(5) that in the error rate estimator 33, the EXOR circuits 33 i 1 and 33 i 2 perform EXOR operations on the two results of hard decisions which are output from the hard decision unit 33 a and the result D of judgment which is output from the hard decision circuit 34 a.

According to the third embodiment, it is possible to count the frequency of errors in each spreading factor (in other words, the frequency of errors in each Eb/N0) by one despread processing for demodulating the transmit data of 1 bit, and it is possible to estimate the bit error rate BER by accumulating the frequencies of errors during a predetermined time. It is therefore possible to estimate the error rate in a plurality of Eb/N0s which are lower than the Eb/N0 in the current communication in a short time. In addition, an encoder, which is required in the prior art, is dispensed with. Furthermore, since the error rate is estimated by judging whether the data is “1” or “0” from a despread signal having the same spreading factor as that (SF=32) on the transmission side, and comparing the result of judgment with the result of judgment in each spreading factor, it is possible to estimate the error rate more accurately.

(E) Error Rate Estimator in a Fourth Embodiment

FIG. 7 shows the structure of an error rate estimator in a fourth embodiment. The same reference numerals are provided for the elements which are the same as those in the third embodiment shown in FIG. 6. The error rate estimator in the fourth embodiment estimates the error rate by decoding the data by using a despread signal having the same spreading factor as that on the transmission side, encoding the decoded data again, and comparing the coded data with the result of judgment in each spreading factor.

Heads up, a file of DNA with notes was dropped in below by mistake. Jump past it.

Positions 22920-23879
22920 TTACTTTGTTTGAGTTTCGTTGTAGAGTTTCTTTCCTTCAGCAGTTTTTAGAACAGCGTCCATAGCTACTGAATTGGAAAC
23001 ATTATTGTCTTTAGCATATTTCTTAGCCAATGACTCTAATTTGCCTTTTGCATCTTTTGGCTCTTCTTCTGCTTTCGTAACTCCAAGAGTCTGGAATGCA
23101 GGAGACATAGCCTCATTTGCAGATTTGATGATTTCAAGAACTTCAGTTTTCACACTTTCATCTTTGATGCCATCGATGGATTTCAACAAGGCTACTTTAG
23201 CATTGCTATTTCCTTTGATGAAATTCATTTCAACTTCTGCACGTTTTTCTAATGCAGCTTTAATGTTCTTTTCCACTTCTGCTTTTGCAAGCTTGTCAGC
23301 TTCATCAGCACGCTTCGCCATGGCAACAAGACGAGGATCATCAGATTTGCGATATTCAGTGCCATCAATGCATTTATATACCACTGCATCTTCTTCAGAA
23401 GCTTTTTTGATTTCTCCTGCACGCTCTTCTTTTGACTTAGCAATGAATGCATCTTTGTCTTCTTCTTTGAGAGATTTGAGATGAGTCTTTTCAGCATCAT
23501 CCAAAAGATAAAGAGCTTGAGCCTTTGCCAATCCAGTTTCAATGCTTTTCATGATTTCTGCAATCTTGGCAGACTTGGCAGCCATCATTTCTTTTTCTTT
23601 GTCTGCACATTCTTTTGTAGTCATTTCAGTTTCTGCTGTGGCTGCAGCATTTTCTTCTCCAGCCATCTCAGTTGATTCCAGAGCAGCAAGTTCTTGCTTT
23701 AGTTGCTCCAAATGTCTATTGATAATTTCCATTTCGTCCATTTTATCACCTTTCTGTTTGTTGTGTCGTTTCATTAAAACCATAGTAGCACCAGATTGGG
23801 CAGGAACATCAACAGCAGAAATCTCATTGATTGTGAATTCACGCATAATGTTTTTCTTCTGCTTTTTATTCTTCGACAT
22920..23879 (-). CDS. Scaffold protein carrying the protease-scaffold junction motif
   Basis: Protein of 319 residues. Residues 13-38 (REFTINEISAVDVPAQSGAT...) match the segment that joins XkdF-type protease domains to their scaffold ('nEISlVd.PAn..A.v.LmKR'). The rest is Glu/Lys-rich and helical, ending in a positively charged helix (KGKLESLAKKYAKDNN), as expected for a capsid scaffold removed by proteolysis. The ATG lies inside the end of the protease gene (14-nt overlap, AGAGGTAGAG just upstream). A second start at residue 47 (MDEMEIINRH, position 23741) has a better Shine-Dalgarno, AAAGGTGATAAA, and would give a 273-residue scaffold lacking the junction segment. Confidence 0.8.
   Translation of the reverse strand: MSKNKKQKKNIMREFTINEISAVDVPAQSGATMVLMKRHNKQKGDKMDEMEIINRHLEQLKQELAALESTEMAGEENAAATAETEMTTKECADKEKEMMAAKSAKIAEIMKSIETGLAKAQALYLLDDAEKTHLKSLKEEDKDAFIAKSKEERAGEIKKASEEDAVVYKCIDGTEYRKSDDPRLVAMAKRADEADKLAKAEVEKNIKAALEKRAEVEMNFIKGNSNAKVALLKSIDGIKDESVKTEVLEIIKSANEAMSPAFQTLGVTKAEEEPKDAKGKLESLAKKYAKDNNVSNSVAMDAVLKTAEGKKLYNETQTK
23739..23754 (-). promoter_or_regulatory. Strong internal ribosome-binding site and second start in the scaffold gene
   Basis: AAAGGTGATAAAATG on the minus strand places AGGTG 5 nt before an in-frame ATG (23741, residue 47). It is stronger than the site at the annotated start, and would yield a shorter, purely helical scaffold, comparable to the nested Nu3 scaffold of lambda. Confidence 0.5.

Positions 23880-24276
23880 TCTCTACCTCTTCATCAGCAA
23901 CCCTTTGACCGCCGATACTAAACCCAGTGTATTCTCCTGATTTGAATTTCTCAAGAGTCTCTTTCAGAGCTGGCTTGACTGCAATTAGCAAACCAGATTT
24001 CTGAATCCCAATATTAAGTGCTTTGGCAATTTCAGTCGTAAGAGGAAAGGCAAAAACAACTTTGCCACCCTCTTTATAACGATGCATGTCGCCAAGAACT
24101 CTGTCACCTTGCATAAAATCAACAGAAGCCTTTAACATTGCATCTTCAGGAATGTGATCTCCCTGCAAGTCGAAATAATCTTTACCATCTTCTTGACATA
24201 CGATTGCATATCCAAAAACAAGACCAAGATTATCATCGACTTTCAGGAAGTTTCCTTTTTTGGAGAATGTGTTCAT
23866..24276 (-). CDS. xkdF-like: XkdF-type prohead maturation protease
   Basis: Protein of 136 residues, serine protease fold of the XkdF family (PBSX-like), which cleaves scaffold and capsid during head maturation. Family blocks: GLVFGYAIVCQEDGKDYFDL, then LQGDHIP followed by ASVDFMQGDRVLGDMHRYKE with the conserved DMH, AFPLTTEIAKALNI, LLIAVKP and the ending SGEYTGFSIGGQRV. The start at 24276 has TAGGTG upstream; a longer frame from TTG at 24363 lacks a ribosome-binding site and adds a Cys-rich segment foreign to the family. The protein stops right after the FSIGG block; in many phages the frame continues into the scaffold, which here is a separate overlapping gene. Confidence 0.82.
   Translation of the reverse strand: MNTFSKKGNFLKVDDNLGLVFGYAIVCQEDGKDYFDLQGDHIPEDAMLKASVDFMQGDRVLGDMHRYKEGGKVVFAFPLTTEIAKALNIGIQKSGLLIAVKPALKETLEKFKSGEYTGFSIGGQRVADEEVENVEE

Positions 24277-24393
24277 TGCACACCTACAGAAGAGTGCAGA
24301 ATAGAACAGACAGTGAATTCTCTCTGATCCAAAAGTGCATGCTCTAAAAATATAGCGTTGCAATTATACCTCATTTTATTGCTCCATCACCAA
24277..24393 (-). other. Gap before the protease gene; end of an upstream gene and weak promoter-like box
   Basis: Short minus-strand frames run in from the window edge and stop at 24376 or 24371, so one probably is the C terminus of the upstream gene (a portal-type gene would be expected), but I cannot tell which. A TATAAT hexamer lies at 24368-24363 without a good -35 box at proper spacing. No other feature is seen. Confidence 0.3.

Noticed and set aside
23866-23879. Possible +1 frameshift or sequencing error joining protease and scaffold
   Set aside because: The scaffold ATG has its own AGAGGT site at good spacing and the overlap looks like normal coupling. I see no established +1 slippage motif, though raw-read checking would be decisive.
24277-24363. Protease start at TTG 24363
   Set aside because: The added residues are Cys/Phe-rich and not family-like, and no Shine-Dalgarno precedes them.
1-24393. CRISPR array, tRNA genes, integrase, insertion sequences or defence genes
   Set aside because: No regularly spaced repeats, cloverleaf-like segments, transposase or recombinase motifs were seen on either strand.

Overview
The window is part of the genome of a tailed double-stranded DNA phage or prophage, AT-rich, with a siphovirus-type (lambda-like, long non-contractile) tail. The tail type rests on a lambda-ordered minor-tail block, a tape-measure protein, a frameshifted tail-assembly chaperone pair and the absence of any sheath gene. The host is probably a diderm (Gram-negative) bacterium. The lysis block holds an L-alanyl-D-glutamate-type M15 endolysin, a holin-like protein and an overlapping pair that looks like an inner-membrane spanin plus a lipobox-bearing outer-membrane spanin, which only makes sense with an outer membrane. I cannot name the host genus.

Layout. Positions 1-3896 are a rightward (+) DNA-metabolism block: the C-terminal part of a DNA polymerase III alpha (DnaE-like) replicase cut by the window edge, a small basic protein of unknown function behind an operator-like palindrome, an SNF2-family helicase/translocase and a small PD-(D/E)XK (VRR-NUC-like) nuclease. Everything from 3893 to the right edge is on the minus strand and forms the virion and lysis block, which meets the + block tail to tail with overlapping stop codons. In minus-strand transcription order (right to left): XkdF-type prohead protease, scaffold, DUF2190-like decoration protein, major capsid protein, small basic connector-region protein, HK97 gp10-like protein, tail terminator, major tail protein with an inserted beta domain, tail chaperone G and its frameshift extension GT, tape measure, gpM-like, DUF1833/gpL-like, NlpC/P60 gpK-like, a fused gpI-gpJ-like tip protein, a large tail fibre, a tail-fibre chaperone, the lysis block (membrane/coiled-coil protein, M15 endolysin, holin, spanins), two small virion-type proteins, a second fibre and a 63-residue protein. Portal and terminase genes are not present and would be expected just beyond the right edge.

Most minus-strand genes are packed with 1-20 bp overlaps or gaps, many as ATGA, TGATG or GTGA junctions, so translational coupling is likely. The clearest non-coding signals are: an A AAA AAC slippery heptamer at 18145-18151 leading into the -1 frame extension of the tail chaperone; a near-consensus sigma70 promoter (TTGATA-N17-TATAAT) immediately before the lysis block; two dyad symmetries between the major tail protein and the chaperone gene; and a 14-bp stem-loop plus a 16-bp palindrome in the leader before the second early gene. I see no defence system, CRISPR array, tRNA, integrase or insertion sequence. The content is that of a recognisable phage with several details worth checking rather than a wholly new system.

This embodiment is different from the third embodiment shown in FIG. 6 in the following points:

(1) that an error rate estimator 34 is provided;

(2) that a decoder 35 for decoding a despread signal S41 having the same spreading factor as that on the transmission side and an encoder 36 for encoding the decoded data again are provided;

(3) that the encoder 36 outputs coded data C;

(4) that in the error rate estimator 31, the EXOR circuits 31 i 1 to 31 i 8 perform EXOR operations on the eight results of hard decisions which are output from the hard decision unit 31 a and the coded data C which is output from the encoder 36;